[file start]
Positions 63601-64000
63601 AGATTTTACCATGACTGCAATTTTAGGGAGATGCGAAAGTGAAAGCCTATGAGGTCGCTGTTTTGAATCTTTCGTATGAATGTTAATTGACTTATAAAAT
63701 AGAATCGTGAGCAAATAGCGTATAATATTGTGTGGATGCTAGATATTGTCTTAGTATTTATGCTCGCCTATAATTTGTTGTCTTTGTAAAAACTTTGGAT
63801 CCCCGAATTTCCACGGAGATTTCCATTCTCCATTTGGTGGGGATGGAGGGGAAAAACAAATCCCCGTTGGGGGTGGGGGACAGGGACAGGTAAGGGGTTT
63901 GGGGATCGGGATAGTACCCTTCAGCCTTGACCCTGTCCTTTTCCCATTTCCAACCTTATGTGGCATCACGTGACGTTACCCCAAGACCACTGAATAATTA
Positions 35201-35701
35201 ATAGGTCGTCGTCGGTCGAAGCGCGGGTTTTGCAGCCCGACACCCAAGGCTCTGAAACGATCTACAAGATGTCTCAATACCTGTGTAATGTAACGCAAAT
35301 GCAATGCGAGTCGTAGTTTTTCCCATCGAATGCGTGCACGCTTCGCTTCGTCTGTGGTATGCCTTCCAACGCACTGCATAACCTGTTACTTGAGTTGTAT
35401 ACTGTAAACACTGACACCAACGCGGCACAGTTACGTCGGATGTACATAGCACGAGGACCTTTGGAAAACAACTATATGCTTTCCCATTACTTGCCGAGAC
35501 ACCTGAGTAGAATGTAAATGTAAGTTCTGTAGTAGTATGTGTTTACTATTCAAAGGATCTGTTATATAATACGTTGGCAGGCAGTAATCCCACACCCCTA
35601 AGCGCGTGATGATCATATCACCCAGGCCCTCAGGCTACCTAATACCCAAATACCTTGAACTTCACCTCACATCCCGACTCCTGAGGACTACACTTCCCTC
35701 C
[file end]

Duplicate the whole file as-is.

Positions 63601-64000
63601 AGATTTTACCATGACTGCAATTTTAGGGAGATGCGAAAGTGAAAGCCTATGAGGTCGCTGTTTTGAATCTTTCGTATGAATGTTAATTGACTTATAAAAT
63701 AGAATCGTGAGCAAATAGCGTATAATATTGTGTGGATGCTAGATATTGTCTTAGTATTTATGCTCGCCTATAATTTGTTGTCTTTGTAAAAACTTTGGAT
63801 CCCCGAATTTCCACGGAGATTTCCATTCTCCATTTGGTGGGGATGGAGGGGAAAAACAAATCCCCGTTGGGGGTGGGGGACAGGGACAGGTAAGGGGTTT
63901 GGGGATCGGGATAGTACCCTTCAGCCTTGACCCTGTCCTTTTCCCATTTCCAACCTTATGTGGCATCACGTGACGTTACCCCAAGACCACTGAATAATTA
Positions 35201-35701
35201 ATAGGTCGTCGTCGGTCGAAGCGCGGGTTTTGCAGCCCGACACCCAAGGCTCTGAAACGATCTACAAGATGTCTCAATACCTGTGTAATGTAACGCAAAT
35301 GCAATGCGAGTCGTAGTTTTTCCCATCGAATGCGTGCACGCTTCGCTTCGTCTGTGGTATGCCTTCCAACGCACTGCATAACCTGTTACTTGAGTTGTAT
35401 ACTGTAAACACTGACACCAACGCGGCACAGTTACGTCGGATGTACATAGCACGAGGACCTTTGGAAAACAACTATATGCTTTCCCATTACTTGCCGAGAC
35501 ACCTGAGTAGAATGTAAATGTAAGTTCTGTAGTAGTATGTGTTTACTATTCAAAGGATCTGTTATATAATACGTTGGCAGGCAGTAATCCCACACCCCTA
35601 AGCGCGTGATGATCATATCACCCAGGCCCTCAGGCTACCTAATACCCAAATACCTTGAACTTCACCTCACATCCCGACTCCTGAGGACTACACTTCCCTC
35701 C